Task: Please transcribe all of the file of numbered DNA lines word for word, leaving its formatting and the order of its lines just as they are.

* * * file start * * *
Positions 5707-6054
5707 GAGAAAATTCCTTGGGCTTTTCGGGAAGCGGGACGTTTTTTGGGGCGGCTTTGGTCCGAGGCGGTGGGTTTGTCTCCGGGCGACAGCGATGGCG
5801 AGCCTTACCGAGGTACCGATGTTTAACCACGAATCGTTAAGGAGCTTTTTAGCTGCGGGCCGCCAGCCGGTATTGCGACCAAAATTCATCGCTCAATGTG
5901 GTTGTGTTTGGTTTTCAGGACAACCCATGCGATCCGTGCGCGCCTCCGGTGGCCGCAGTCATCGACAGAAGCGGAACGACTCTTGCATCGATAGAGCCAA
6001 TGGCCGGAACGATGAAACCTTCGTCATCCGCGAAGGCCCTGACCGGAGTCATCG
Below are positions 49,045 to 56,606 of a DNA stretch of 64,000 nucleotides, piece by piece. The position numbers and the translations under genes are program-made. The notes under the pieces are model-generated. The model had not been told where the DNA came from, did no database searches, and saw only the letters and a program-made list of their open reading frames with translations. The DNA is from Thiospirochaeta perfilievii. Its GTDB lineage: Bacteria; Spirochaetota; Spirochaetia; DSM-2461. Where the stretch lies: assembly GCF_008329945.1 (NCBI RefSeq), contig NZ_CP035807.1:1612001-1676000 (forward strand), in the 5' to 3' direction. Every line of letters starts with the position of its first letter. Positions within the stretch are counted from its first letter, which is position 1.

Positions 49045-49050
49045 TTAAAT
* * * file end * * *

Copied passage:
Positions 5707-6054
5707 GAGAAAATTCCTTGGGCTTTTCGGGAAGCGGGACGTTTTTTGGGGCGGCTTTGGTCCGAGGCGGTGGGTTTGTCTCCGGGCGACAGCGATGGCG
5801 AGCCTTACCGAGGTACCGATGTTTAACCACGAATCGTTAAGGAGCTTTTTAGCTGCGGGCCGCCAGCCGGTATTGCGACCAAAATTCATCGCTCAATGTG
5901 GTTGTGTTTGGTTTTCAGGACAACCCATGCGATCCGTGCGCGCCTCCGGTGGCCGCAGTCATCGACAGAAGCGGAACGACTCTTGCATCGATAGAGCCAA
6001 TGGCCGGAACGATGAAACCTTCGTCATCCGCGAAGGCCCTGACCGGAGTCATCG
Below are positions 49,045 to 56,606 of a DNA stretch of 64,000 nucleotides, piece by piece. The position numbers and the translations under genes are program-made. The notes under the pieces are model-generated. The model had not been told where the DNA came from, did no database searches, and saw only the letters and a program-made list of their open reading frames with translations. The DNA is from Thiospirochaeta perfilievii. Its GTDB lineage: Bacteria; Spirochaetota; Spirochaetia; DSM-2461. Where the stretch lies: assembly GCF_008329945.1 (NCBI RefSeq), contig NZ_CP035807.1:1612001-1676000 (forward strand), in the 5' to 3' direction. Every line of letters starts with the position of its first letter. Positions within the stretch are counted from its first letter, which is position 1.

Positions 49045-49050
49045 TTAAAT